Fashion is everywhere

Chez Larsson

The New Garden

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I’ve received quite a few requests to see the new garden so when I went to the house on Saturday I took some photos. Please excuse the quality, but the sun was so bright and I didn’t really have the option to shoot at dusk or dawn which is supposedly the best light for garden photography.

Almost all the snow is gone now but the lawn is still very wet so I did my best to stay off it but I couldn’t help poking around in the bushes. My sweet new neighbor came out and she told me about some of the plants. Some I can’t wait to see (like the peony and the roses) and some I can’t wait to get rid of (some evergreen prickly shrubs).

Anyway, that’s the back view of the house from the garden. I’m for insurance reasons not allowed to do any work in the house until the 29th when I officially get the keys and all the rest of the money is transferred to the seller but I can’t see any harm in clearing the neglected garden a bit. And since there was a rake, a shovel and a spade right there waiting for me I kind of started…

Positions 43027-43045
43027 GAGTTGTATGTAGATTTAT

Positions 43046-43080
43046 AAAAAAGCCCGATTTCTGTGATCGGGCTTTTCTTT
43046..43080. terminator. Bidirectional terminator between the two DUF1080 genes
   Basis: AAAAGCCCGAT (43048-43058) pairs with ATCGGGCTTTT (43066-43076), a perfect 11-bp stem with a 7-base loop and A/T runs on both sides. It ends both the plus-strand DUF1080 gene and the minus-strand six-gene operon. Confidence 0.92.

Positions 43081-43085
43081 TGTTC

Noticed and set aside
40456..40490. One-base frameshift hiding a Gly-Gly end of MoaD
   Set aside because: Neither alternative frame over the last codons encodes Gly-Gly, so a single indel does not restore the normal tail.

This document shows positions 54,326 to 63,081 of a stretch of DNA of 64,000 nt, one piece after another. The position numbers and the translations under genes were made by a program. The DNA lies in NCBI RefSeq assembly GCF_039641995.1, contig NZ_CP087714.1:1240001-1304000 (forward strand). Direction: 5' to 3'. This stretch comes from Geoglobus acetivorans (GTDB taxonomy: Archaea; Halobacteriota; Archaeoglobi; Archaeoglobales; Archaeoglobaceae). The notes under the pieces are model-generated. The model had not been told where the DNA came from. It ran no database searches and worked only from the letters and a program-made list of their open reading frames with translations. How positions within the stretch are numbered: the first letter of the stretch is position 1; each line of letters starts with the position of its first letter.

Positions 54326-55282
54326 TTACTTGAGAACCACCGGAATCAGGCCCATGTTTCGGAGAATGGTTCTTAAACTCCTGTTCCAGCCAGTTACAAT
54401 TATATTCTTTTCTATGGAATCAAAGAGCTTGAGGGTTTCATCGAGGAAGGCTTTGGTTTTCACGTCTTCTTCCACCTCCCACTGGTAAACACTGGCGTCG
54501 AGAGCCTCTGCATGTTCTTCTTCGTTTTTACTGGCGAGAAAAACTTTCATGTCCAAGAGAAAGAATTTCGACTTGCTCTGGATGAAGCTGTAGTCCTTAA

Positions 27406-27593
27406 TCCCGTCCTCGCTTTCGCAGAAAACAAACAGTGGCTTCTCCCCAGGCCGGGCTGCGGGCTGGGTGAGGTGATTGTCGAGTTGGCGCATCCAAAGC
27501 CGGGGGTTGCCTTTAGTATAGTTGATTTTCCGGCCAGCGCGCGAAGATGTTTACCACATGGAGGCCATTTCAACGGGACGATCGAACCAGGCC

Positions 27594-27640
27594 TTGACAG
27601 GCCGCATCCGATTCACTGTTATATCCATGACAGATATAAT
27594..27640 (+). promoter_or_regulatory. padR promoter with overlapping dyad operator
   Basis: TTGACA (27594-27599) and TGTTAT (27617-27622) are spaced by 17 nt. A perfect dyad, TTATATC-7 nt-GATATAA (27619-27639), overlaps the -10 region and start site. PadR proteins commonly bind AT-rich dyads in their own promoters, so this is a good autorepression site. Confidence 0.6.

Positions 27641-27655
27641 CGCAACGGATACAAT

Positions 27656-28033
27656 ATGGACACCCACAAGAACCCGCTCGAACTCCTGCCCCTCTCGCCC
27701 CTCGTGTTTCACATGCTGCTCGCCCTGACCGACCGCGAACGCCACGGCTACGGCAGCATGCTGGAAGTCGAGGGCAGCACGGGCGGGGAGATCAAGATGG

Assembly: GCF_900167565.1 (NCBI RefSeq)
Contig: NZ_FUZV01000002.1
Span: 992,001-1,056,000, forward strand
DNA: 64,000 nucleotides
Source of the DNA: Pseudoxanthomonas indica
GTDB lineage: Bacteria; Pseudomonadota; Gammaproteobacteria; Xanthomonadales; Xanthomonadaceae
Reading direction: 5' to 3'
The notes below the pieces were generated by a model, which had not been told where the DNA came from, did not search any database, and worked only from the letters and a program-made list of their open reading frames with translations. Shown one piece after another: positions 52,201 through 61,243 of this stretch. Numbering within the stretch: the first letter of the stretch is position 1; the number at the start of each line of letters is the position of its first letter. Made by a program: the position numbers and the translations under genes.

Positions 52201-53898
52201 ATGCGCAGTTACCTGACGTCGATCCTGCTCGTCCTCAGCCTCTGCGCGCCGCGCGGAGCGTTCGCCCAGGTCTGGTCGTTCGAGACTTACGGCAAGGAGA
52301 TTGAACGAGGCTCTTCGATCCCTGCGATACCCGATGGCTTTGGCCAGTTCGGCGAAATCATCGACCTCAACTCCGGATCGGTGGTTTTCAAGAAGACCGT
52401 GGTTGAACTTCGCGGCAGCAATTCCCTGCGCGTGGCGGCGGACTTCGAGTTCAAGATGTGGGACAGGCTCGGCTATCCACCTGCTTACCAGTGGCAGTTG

The previous owner was an elderly lady who had been a keen gardener but due to illness and old age hadn’t been able to tend to the garden the past few years so I’ve got my work cut out for me. I’m really excited so see what pops up. This first year I’ll just clear things and clean things up but otherwise leave them so I can see what the garden looks like as is until I start making my own mark on it.

Here are some photos of my Saturday’s worth of labor:

 

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This is the corner of the patio the way it looked the first day we viewed the house. I have to say I hate the pink paving stones. I had acres of the same (Ölandssten) in our current garden and got rid of every single bit but I think I’ll try to learn to love it this time because it’s the same in all the gardens and original to the area. I may lay decking in this area next year though but keep the paths that lead through the garden in stone.